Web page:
How to Prune a Kiwi Vine
The two main kiwi varieties grown for fruit, hardy kiwi (Actinidia kolomikta) and kiwifruit (Actinidia deliciosa), require both male and female plants to produce fruit successfully. Hardy kiwi grows in U.S. Department of Agriculture plant hardiness zones 4 through 8, while kiwifruit grows in USDA zones 8 and 9. Proper pruning of newly planted kiwi vines, along with ongoing annual pruning for both male and female plants, helps increase fruit production while improving the health and shape of the plant.
Pruning Tools and Preparation
Bypass shears handle most kiwi pruning needs. Keep the blades properly sharpened so they easily slice through the vine without crushing it. If you must cut out large, woody vines or remove dead trunks, a pruning saw provides a better choice. Disinfect the pruning tools before use by wiping them with a cloth soaked in isopropyl alcohol. Wiping the tools down with the alcohol after cutting out diseased or pest-infested wood, or when moving between plants, helps minimize the spread of harmful pathogens among the plantings.
Training New Vines
Training young plants beginning in the first year of planting encourages even vine placement and better fruiting upon maturity. Both hardy kiwi and kiwifruit fruit on one-year-old vines. Train a single trunk up to the trellis lines, trimming off any lateral shoots branching from the main trunk when the plants are dormant in winter. If late spring frosts are common in your area, you can allow two or three upright trunks to develop from the base of the kiwi vine, trimming off the lateral branches that form on these trunks by cutting them flush to the trunk. When the trunks grow tall enough to reach the trellis, allow the lateral branches to grow in and stretch them over the trellis wires. Tie them in place loosely with cloth ties, if necessary, to keep them in place. It may take two to three years for the kiwi to fully mature and fill the trellis.
Dormant Female Pruning
After maturity, female kiwi still requires annual dormant pruning in mid- to late winter to maintain both shape and productivity. The main trunks, or leaders, don't usually require pruning. Instead, cut out any side shoots that develop beneath the trellis wires or stems, called suckers, that form around the base of the trunks. Cut side shoots off flush to the trunk and trim off suckers at ground level. Trim off the branches that have already fruited within the main canopy, leaving only the one-year wood on the plant. The one-year wood grows near the base of the old lateral fruiting branches. Cut back fruiting one-year wood with healthy buds back to only eight buds, making the cut within 1/4-inch of the eighth bud. Remove any crowded fruiting wood so the remaining lateral fruiting branches are spaced 8 to 15 inches apart. Peeling bark on the main trunk indicates late frost damage. You can saw off damaged main trunks at their base on multi-trunked vines without harming the kiwi. Frost damage on single-trunk kiwis usually results in death of the plant.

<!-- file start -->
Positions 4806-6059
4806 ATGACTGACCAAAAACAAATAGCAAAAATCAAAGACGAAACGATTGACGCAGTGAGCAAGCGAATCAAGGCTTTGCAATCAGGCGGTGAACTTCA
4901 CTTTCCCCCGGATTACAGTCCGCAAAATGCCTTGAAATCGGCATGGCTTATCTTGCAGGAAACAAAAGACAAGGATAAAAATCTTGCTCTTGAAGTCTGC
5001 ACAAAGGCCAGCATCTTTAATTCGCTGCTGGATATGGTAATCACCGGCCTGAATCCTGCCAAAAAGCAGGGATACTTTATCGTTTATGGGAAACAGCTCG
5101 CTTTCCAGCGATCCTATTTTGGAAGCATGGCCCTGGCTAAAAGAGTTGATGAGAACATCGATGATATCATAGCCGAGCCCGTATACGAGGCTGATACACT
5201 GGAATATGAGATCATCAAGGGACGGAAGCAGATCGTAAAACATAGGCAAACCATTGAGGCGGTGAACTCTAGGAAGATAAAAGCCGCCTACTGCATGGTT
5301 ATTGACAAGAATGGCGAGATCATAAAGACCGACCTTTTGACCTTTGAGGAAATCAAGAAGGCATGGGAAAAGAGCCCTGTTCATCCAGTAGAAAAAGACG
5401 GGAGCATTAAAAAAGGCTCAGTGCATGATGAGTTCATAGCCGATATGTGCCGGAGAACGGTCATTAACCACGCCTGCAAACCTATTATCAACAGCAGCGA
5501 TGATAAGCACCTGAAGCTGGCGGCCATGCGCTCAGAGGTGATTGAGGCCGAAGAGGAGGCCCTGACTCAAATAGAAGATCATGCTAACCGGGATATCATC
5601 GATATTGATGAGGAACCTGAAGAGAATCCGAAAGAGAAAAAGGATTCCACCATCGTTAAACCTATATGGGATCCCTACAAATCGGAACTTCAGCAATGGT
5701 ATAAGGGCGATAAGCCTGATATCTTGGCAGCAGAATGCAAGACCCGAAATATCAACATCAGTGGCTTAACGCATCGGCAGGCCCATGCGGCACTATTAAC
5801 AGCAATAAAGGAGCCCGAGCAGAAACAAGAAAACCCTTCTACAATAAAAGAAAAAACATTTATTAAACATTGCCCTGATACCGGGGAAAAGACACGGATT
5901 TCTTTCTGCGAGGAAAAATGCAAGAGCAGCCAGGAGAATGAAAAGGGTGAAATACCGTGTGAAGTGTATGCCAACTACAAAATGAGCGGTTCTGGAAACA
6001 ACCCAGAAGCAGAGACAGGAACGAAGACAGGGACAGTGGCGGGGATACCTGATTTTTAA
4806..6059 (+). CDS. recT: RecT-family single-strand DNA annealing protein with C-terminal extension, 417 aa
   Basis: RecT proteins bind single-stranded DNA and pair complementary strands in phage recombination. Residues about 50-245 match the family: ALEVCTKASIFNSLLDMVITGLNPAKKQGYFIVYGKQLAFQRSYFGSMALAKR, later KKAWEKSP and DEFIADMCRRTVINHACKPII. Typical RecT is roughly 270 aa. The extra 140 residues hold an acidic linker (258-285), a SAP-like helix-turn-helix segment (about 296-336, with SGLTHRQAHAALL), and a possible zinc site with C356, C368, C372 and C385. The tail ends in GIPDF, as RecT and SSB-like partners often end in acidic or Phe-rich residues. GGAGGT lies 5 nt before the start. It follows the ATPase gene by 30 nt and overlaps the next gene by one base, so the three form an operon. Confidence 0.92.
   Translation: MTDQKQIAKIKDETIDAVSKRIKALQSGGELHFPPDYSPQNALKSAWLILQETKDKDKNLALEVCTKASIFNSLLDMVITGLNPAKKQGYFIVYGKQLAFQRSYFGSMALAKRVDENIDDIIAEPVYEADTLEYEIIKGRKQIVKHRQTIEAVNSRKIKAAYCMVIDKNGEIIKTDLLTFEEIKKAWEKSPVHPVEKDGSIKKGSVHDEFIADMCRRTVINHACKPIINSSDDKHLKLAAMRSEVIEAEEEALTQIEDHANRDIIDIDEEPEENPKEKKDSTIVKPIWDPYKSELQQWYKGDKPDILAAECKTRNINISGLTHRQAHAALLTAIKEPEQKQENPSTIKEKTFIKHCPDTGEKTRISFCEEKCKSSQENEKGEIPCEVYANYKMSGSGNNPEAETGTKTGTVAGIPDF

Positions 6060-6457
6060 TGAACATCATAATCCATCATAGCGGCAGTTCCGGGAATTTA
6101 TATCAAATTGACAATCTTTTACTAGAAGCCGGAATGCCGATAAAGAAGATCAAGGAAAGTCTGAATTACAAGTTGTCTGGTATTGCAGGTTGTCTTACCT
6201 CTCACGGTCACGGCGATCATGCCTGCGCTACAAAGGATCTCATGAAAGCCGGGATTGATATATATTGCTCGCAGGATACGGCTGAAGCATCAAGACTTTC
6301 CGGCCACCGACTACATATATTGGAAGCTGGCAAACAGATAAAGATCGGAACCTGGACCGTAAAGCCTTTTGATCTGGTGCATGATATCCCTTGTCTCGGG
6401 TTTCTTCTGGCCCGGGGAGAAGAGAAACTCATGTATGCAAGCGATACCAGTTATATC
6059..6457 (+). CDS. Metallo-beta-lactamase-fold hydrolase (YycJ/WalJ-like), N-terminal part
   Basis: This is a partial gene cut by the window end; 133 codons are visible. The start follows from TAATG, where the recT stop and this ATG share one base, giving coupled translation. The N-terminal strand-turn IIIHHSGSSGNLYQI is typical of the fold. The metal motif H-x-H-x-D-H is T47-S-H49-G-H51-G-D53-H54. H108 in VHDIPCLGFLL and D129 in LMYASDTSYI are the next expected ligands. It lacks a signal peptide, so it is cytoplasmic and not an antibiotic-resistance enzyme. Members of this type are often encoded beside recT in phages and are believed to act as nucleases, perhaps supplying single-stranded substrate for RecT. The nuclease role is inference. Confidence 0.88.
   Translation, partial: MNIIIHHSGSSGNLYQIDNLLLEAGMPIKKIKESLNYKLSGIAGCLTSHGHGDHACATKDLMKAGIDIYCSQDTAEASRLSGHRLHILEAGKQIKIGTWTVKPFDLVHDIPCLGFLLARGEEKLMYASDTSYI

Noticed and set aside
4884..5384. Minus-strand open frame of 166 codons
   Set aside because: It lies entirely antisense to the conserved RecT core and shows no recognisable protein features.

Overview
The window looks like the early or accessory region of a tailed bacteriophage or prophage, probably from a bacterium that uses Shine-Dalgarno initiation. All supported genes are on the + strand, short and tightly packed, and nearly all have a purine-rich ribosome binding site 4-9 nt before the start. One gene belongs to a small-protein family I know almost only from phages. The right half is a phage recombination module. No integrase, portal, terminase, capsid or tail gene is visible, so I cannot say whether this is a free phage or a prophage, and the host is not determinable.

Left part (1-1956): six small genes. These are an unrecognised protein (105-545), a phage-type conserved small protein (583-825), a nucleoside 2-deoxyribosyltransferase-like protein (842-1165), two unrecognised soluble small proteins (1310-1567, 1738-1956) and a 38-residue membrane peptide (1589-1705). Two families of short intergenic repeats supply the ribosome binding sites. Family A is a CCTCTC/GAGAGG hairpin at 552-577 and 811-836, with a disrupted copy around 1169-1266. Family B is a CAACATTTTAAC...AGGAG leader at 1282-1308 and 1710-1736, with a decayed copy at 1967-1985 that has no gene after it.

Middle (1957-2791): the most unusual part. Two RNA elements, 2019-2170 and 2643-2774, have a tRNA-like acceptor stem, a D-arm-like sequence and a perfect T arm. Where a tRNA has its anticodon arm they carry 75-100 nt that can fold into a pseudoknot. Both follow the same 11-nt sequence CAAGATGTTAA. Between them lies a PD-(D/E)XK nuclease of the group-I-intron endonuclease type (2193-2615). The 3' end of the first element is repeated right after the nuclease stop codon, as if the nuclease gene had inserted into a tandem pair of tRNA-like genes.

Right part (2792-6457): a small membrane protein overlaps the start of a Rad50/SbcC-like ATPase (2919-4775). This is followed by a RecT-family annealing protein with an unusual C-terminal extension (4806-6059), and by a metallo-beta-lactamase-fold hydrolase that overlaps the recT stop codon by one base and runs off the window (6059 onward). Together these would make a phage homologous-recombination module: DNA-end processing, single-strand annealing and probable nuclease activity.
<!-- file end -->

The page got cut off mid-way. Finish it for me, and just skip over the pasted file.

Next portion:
Male kiwi plants produce more new growth each season than female plants. Male plants are only pruned in summer after flowering. Cut back the lateral flowering branches to an 8- to 10-inch length, where the new growth is most vigorous. Remove any lateral branches beneath the main canopy, suckers, or shoots reaching above the canopy at this time. Female plants require lighter summer pruning. Trim back the flowering shoots before fruiting to the sixth leaf past the last flower on each shoot. You can also remove any shoots without flowers that grow beyond the main trellis canopy, cutting them back to the main branch. Cut back the tips of any new shoots by 6 inches on the female plants in late summer to prevent tangling.